Dress it how you like, the differences are too vast to imply that its ALL Buddhism. Anapanasati, Jhana, Vipassana are all practices that I see as the bread and butter of the Theravada. I see the Mahayana as having adopted these but only as a stepping stone to what they see as more profound practices, not as the foundation of their practice. Then the Mahayana (IMHO) seem to launch off into a completely different religion with Deities, mantra, yantra, bells, rituals, etc etc...

Now this doesn't meant to say that its wrong. I just don't think its the same. I make a point not to mention specific practices that I do, however.....I practice Silent Illumination as taught by Chan Master Sheng Yen. Frankly I am not too concerned as to whether its directly linked to the Buddhas teachings or not. It seems to work for me and its a practice that is surrounded by interpretations of the Buddhas teachings. So I guess it justifies in being called a Buddhist practice.

I think the problem is that if it can be categorically proven that the Theravada is the closest to the original teachings of the historical Buddha then the Mahayana Schools will have to concede that they are an elboration that take on board His teachings, nothing more.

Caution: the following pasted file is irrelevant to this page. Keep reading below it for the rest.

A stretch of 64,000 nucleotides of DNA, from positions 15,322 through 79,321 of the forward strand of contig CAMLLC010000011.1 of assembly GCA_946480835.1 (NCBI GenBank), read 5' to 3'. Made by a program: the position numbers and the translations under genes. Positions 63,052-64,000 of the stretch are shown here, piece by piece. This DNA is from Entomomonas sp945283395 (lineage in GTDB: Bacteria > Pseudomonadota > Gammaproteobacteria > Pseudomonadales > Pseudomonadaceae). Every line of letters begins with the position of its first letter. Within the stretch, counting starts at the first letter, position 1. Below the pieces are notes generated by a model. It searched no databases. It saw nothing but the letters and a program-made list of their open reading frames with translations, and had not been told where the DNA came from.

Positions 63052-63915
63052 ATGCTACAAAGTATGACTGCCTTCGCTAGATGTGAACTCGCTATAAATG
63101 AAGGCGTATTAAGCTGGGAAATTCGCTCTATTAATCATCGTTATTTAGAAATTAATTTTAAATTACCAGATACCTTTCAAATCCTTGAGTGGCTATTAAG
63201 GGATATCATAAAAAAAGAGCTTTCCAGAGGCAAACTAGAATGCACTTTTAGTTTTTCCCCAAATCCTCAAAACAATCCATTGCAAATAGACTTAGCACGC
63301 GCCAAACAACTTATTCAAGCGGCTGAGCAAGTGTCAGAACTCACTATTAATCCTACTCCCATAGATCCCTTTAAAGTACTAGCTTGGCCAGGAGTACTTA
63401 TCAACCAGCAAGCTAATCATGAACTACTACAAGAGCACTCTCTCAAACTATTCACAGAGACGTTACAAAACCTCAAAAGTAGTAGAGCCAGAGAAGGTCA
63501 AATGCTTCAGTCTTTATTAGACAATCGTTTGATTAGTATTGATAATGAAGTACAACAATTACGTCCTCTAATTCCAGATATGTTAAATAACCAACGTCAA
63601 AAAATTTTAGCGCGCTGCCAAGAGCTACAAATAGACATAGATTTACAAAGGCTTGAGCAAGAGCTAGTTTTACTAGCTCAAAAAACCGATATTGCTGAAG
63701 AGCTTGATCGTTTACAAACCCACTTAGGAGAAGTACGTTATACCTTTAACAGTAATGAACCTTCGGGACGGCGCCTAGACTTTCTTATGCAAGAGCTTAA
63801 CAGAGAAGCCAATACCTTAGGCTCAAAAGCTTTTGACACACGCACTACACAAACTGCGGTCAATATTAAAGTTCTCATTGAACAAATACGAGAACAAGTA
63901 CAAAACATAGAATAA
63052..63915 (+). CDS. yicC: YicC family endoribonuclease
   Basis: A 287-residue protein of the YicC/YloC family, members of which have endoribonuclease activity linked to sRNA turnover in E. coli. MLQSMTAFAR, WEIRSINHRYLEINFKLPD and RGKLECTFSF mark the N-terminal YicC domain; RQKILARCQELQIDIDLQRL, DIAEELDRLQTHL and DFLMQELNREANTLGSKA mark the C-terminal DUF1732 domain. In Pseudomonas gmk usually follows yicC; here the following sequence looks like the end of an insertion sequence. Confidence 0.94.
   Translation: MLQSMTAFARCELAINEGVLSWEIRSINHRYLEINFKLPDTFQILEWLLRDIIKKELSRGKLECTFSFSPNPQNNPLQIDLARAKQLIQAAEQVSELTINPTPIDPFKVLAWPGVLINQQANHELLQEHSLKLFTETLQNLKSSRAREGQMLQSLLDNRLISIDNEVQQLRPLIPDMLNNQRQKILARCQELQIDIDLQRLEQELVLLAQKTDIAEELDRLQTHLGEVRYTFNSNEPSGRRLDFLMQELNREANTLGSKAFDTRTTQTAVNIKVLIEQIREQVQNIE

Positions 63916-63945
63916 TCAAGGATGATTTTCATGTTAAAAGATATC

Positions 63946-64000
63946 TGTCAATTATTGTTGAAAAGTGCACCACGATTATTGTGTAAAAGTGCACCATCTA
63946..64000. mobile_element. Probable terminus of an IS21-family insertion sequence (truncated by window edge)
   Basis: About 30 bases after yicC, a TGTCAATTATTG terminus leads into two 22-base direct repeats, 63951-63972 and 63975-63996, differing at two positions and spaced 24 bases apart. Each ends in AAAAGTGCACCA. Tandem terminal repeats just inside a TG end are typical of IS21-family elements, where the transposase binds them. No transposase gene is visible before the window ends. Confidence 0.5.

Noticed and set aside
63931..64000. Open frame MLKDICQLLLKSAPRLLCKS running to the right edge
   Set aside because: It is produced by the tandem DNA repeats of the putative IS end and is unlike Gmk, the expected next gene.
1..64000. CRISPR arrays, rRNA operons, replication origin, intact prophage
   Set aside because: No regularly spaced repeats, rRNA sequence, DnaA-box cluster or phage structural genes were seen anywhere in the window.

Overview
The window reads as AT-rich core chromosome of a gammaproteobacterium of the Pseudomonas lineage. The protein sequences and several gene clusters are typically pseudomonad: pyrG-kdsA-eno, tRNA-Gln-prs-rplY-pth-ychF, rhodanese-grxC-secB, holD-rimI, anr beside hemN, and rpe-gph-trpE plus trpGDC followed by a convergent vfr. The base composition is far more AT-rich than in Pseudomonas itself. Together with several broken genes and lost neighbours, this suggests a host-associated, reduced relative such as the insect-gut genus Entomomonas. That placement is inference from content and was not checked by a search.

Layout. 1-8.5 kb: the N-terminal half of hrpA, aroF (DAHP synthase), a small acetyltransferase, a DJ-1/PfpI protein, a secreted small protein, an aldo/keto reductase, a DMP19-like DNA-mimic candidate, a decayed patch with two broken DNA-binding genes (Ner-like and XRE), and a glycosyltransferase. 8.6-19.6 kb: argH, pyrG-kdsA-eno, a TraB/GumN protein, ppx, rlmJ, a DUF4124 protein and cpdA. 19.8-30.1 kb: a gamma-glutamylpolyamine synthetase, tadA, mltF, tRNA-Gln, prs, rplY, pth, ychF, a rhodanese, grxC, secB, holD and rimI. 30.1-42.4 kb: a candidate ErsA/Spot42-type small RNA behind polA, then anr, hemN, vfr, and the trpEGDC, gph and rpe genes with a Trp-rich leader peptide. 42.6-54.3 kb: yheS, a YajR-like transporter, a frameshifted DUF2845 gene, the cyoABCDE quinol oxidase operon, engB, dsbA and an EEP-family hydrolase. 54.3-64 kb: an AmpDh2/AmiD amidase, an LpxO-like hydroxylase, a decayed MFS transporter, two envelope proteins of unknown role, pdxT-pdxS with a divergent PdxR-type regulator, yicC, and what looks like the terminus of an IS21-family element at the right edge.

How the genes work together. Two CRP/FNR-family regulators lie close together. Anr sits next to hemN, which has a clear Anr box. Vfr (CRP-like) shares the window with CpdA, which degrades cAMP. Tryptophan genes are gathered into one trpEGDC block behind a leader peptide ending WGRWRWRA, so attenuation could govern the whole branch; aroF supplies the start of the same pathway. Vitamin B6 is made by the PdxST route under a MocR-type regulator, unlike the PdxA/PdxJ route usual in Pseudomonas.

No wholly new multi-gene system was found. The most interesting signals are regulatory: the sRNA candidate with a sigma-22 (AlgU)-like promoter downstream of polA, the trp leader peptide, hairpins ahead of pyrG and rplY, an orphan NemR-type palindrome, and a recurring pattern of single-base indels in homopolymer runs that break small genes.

But has the authenticity of the Theravadin claim been proven?

M...

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Kim OHara
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Re: Why Theravada?

Post by Kim OHara » Mon Oct 07, 2013 12:18 pm

Myotai wrote:I think the problem is that if it can be categorically proven that the Theravada is the closest to the original teachings of the historical Buddha then the Mahayana Schools will have to concede that they are an elboration that take on board His teachings, nothing more.
Hi, Myotai,
Not necessarily - see my earlier post, http://www.dhammawheel.com/viewtopic.ph ... 40#p263511